COLUMN: Gentle, equal and balanced

I was recently told by someone after a brief discussion that I am an East Indian sympathizer in reference to my columns ...

  • Aug. 20, 2016 9:00 a.m.

On the Spot by Ken Herar

I was recently told by someone after a brief discussion that I am an East Indian sympathizer in reference to my columns.

I don’t mind criticism as long as it’s accurate. The only thing that is correct about this statement is, yes, I am East Indian – actually South Asian is the proper term to use.

For me being a South Asian sympathizer is the furthest from the truth.

Over the past two decades, I worked tirelessly with many community members to create dialogue and find ways where we can encourage diverse activities and relationships.

It’s not about favouring one cultural group over another, but rather looking at our community as one diverse city.

Readers might sometimes automatically assume that when they see my South Asian face on this page that I am voicing something on East Indian topics or criticizing the mainstream community on racism issues. Get your facts correct on what is actually being discussed and the foundation that is being created.

In order for us to move forward, I discovered a formula that has assisted me on how we can be more interconnected. It is called: (GEB) Gentle, Equal and Balances. By being Gentle, we actually get to listen and respect each other. When it comes to the diversity family, everyone is Equal despite our obvious differences. In order to discover diversity we need to have Balances in terms of our friendships and activities.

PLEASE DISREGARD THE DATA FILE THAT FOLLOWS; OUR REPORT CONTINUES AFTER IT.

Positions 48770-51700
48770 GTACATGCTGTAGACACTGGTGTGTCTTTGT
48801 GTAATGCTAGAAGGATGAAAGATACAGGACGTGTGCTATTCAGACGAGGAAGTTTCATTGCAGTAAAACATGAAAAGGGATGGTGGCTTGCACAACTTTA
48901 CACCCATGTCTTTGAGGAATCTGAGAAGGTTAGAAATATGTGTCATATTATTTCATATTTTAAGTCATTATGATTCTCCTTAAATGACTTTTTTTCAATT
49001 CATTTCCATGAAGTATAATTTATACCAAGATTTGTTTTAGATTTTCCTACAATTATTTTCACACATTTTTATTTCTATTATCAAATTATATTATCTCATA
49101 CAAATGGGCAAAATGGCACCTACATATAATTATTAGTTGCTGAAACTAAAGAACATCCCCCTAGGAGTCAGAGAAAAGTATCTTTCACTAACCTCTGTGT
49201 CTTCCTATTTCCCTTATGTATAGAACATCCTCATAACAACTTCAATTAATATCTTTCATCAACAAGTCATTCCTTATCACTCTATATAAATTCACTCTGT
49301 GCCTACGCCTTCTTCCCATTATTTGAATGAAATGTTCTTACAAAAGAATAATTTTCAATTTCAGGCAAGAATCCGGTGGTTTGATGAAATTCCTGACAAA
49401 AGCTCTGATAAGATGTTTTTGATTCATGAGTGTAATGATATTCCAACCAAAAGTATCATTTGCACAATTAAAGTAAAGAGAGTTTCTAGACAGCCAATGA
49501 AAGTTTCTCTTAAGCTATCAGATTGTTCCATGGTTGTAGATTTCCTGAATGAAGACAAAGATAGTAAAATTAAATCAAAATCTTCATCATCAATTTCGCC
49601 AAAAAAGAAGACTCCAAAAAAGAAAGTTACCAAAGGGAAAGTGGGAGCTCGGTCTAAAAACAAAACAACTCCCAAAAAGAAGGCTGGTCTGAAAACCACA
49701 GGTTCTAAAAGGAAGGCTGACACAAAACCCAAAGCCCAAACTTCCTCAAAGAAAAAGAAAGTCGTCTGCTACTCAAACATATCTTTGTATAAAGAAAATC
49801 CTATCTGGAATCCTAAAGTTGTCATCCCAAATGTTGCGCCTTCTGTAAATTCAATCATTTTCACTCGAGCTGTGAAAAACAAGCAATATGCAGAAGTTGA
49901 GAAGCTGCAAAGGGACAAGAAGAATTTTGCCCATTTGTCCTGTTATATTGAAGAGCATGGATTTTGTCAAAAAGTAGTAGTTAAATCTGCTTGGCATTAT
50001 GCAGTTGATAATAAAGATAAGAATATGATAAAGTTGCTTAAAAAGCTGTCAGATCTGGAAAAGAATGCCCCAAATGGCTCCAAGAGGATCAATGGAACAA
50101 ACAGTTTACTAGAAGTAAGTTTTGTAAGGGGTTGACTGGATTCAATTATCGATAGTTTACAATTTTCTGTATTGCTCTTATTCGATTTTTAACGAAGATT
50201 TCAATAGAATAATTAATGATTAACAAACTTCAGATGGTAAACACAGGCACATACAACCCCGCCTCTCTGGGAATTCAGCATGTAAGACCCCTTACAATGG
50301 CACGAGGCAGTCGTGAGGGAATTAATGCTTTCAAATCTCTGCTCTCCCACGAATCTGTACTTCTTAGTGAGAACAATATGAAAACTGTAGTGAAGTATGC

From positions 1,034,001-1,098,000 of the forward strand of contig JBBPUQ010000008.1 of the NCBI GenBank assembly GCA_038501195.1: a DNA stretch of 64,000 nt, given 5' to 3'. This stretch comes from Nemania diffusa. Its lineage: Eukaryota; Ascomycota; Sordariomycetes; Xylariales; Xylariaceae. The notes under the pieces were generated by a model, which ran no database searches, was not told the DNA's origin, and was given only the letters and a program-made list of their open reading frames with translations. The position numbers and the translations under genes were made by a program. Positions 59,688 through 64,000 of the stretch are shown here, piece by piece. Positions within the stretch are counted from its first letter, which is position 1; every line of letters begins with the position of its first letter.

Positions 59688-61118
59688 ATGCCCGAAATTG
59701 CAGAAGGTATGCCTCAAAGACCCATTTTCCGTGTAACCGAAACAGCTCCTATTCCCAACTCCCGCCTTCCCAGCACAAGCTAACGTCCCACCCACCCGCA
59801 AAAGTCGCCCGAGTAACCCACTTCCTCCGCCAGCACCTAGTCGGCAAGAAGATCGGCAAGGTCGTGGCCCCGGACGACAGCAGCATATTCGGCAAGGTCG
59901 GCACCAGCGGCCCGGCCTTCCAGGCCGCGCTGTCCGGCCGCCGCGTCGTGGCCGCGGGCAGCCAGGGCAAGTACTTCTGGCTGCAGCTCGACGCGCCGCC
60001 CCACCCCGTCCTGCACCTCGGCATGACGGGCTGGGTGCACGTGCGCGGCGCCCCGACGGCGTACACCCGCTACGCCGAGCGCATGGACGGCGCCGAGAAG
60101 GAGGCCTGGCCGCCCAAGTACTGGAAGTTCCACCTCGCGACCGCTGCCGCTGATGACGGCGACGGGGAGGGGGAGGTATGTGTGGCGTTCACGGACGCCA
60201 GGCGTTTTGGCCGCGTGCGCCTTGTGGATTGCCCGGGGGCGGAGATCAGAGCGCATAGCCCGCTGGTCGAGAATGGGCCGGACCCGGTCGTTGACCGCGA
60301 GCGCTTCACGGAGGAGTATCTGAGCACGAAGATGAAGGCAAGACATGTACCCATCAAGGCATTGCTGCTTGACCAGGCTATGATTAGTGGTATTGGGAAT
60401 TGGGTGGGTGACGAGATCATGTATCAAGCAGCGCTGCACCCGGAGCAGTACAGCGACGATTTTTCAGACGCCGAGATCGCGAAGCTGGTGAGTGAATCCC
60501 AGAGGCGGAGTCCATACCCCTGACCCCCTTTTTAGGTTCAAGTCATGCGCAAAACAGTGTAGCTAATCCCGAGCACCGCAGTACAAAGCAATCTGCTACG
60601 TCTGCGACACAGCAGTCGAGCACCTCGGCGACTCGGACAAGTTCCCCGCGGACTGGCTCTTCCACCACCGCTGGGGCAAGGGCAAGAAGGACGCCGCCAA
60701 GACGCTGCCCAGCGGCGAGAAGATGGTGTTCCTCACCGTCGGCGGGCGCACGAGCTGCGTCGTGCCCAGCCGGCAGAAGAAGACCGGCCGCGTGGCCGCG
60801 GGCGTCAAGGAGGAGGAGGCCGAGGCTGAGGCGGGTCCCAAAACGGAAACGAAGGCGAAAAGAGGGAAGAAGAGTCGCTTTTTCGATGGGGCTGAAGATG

Diversity can be a difficult term for some to understand, yet they claim to practice it. Then there are those who think it is just a word and never publicly admit they don’t believe in it. Whatever side of the fence you’re on, these three terms will provide an important self-guide, and it’s more than just about differences. Actually, we have more in common than you may believe.

My mother Kuldip shared a story with me that captures these three terms all in one package. When my mom came to Canada in the mid 1960s, her English was limited and it was the kind people of Mission and members from the Mission Rotary Club who stepped up and took her out to get groceries and assisted her with daily activities.

Mom always says: “I will never forget those people who welcomed me with open arms.”

 

 

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